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Economic Pro Asks: ‘Will The Historic State Budget Be Recession-Proof?’

July 11, 2022

A budget of nearly $77 billion was catapulted to the Governor’s office ahead of the recent holiday. However, with tax relief compromises still to be made, one economic professional wonders how it’ll weather a recession. 

In an interview with MIRS, Robert Schneiderof the Citizens Research Council – and former associate director of the Michigan House Fiscal Agency – said there’s really not a downside to the historic Fiscal Year 2023 budget passed by the Legislature last week. But if has a shortcoming, Schneider said it could be lack of safeguards “to make it more recession proof.” 

“The dreary worry would be a U.S. recession that pulls the rug out from under our feet, and if that doesn’t happen, we should be in really good shape budget-wise looking out over the next five years,” Schneider said. “I think we probably are in pretty decent shape relative to the average state, but if you add in another $1 billion to the rainy day fund, $750 million … now you have enough to weather a moderate to bad recession.” 

Schneider said that the longevity of the budget’s success could ultimately depend on drawing down on Michigan’s budget stabilization fund – which wears the nickname of the “rainy day” account. 

HB 5783 – the big budget bill – would deposit an additional $180 million into the rainy day account, expanding its total to $1.64 billion – which is nearly 5% of the state’s School Aid Fund (SAF) and General Fund (GF).

Around 2:50 a.m. on Friday, after the Senate approved the budget legislation, Senate Appropriations Chair Jim Stamas (R-Midland)described the new boost in the stabilization fund as “huge.” 

“I don’t think we’ve ever seen that in Michigan’s history,” he said, adding the new budget is also a “record-amount of debt that’s been paid down in a single time. I think it plays well.”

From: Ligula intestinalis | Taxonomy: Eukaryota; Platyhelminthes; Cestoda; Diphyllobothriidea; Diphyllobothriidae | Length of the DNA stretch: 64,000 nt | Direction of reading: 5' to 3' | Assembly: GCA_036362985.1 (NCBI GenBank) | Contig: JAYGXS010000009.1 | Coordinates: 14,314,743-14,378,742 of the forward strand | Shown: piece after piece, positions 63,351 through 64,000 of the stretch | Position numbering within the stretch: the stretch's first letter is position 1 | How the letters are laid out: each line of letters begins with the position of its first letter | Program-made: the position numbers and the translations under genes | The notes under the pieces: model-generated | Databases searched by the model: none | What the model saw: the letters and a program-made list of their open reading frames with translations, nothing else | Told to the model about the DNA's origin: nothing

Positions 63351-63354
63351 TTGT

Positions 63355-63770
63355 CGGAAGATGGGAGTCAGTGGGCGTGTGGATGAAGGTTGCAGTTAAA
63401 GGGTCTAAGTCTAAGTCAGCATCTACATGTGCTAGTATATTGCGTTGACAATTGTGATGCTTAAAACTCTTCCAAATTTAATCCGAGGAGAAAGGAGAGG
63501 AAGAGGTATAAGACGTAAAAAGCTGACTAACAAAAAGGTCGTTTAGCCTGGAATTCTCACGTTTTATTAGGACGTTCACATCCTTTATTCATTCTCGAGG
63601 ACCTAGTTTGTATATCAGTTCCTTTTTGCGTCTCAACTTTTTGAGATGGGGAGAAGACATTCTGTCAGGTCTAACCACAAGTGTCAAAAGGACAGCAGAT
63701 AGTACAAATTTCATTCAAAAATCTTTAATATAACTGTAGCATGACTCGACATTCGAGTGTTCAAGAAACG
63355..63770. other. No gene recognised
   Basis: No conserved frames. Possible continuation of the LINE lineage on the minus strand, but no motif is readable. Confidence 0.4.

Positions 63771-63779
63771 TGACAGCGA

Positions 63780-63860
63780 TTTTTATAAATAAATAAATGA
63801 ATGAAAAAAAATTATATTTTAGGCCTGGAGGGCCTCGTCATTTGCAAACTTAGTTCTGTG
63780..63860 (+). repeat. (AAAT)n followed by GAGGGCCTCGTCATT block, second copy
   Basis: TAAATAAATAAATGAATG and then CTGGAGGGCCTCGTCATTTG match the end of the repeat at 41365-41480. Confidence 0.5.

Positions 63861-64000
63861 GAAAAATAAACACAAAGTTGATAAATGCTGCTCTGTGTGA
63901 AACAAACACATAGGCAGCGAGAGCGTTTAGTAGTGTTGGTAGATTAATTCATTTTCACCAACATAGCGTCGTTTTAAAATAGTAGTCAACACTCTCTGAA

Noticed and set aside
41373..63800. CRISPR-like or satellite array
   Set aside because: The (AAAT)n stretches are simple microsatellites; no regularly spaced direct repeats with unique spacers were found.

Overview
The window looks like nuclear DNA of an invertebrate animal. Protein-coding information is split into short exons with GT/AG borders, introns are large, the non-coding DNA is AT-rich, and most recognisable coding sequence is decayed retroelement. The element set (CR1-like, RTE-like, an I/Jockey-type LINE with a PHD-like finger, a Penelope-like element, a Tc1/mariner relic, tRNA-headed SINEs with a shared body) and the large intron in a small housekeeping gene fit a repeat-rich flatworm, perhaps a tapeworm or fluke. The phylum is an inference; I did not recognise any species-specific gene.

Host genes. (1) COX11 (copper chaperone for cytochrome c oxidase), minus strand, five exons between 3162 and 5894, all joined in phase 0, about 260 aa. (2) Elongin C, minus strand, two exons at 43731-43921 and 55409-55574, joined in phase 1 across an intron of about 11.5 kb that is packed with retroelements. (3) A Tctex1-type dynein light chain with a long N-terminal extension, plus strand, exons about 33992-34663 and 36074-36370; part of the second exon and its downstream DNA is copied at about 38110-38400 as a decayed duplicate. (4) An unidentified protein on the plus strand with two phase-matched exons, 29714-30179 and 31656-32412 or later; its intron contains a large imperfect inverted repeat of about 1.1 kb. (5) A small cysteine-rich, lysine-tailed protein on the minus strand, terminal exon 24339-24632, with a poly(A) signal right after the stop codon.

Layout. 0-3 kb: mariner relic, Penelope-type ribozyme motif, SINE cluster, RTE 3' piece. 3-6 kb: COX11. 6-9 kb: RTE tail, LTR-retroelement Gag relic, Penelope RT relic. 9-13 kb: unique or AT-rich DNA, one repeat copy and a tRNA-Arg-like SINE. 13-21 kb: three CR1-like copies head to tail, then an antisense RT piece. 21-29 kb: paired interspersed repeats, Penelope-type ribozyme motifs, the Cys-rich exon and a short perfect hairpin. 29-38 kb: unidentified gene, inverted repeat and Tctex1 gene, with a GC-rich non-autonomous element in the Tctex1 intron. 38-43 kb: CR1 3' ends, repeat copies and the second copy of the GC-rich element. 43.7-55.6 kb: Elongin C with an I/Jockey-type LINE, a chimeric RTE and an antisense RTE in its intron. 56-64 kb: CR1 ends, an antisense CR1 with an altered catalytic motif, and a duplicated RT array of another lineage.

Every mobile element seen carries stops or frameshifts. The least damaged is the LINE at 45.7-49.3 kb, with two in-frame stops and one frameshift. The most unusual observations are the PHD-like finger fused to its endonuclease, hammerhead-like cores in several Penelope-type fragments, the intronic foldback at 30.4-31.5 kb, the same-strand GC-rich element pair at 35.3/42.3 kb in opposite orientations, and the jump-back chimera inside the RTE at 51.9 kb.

While drafting the budget, Stamas said more than $150 billion worth of requests were submitted, pushing lawmakers to navigate through a colossal quantity of demand from various stakeholders. 

The new budget further devotes $750 million into a debut grant program assisting local governments to manage legacy debt and unfunded liabilities. Regardless of the budget’s unprecedented size, around $7 billion – $3.8 billion in GF dollars and $3.2 billion in SAF money – remains leftover. 

This residual allowance stands ripe to be used for tax relief, but some warn more should be infused into the rainy day fund. 

“Given how much one-time revenue we have right now, it would – to me – be wise to add some more to the budget stabilization fund to make this budget more recession-proof … and the good thing is, you can do that – you can add $500 million, $750 million, maybe even $1 billion … and still have enough money to enact some combination of ongoing tax relief,” Schneider said. 

Schneider said during the early days of the COVID-19 pandemic, some observers suggested states should invest about 10% of their combined revenue to equip their rainy day funds for a moderate to serious recession. 

He said if Michigan opts to spend all of its excess revenue on tax relief – not holding any back – the state will feel a pinch as more than 50% of economic forecasters await a national recession. 

Schneider said even after the state’s rainy day fund was worth more than 6% of its revenues in the late 1990s, the 2000 recession drained it within a couple of years. 

In their current form, legislation on the table – or that has already been voted on – for potential tax relief formulas include: 

  • Sen. Wayne A. Schmidt (R-Traverse City)’s SB 417, expanding the state’s Earned Income Tax Credit up to 30% by tax years occurring after 2024. At this point, it would cost the state around $460 million annually, although it would not impact the SAF because its collection system excludes the revenue effect of tax credits. 
  • SB 972, SB 973 and SB 974 to pause the state’s sales and use tax on motor fuel for 92 days would subtract between $43.8 million and $46.1 million from the General Fund and between $266.3 million and $280.5 million from the SAF. 
  • In its original form from Jan. 26, Sen. Aric Nesbitt (R-Lawton)’s since-vetoed SB 768 to reduce the individual income tax rate from 4.25% to 3.9% would cost the General Fund up to $747.5 million during its initial fiscal year, $1.09 billion during the second and up to $1.12 billion afterward. 
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